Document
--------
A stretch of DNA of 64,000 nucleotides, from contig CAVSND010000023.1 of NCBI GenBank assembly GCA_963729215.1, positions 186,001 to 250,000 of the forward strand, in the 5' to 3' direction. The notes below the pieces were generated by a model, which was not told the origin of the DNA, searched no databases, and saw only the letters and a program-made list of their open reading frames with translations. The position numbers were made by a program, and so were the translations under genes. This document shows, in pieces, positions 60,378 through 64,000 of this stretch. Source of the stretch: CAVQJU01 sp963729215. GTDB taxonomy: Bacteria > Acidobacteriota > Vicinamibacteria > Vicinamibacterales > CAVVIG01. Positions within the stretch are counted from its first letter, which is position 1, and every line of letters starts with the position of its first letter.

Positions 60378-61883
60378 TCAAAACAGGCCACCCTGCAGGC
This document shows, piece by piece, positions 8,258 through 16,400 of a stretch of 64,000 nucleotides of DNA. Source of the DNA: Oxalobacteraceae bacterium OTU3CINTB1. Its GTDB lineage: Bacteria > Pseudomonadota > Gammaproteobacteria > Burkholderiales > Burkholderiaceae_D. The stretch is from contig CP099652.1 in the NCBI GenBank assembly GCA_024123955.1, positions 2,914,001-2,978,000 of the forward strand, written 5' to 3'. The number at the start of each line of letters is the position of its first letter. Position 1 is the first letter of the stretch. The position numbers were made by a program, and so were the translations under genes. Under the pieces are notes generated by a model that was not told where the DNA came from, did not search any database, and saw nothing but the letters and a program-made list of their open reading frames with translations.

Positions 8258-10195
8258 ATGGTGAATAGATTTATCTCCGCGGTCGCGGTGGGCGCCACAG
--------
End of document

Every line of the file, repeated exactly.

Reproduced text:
A stretch of DNA of 64,000 nucleotides, from contig CAVSND010000023.1 of NCBI GenBank assembly GCA_963729215.1, positions 186,001 to 250,000 of the forward strand, in the 5' to 3' direction. The notes below the pieces were generated by a model, which was not told the origin of the DNA, searched no databases, and saw only the letters and a program-made list of their open reading frames with translations. The position numbers were made by a program, and so were the translations under genes. This document shows, in pieces, positions 60,378 through 64,000 of this stretch. Source of the stretch: CAVQJU01 sp963729215. GTDB taxonomy: Bacteria > Acidobacteriota > Vicinamibacteria > Vicinamibacterales > CAVVIG01. Positions within the stretch are counted from its first letter, which is position 1, and every line of letters starts with the position of its first letter.

Positions 60378-61883
60378 TCAAAACAGGCCACCCTGCAGGC
This document shows, piece by piece, positions 8,258 through 16,400 of a stretch of 64,000 nucleotides of DNA. Source of the DNA: Oxalobacteraceae bacterium OTU3CINTB1. Its GTDB lineage: Bacteria > Pseudomonadota > Gammaproteobacteria > Burkholderiales > Burkholderiaceae_D. The stretch is from contig CP099652.1 in the NCBI GenBank assembly GCA_024123955.1, positions 2,914,001-2,978,000 of the forward strand, written 5' to 3'. The number at the start of each line of letters is the position of its first letter. Position 1 is the first letter of the stretch. The position numbers were made by a program, and so were the translations under genes. Under the pieces are notes generated by a model that was not told where the DNA came from, did not search any database, and saw nothing but the letters and a program-made list of their open reading frames with translations.

Positions 8258-10195
8258 ATGGTGAATAGATTTATCTCCGCGGTCGCGGTGGGCGCCACAG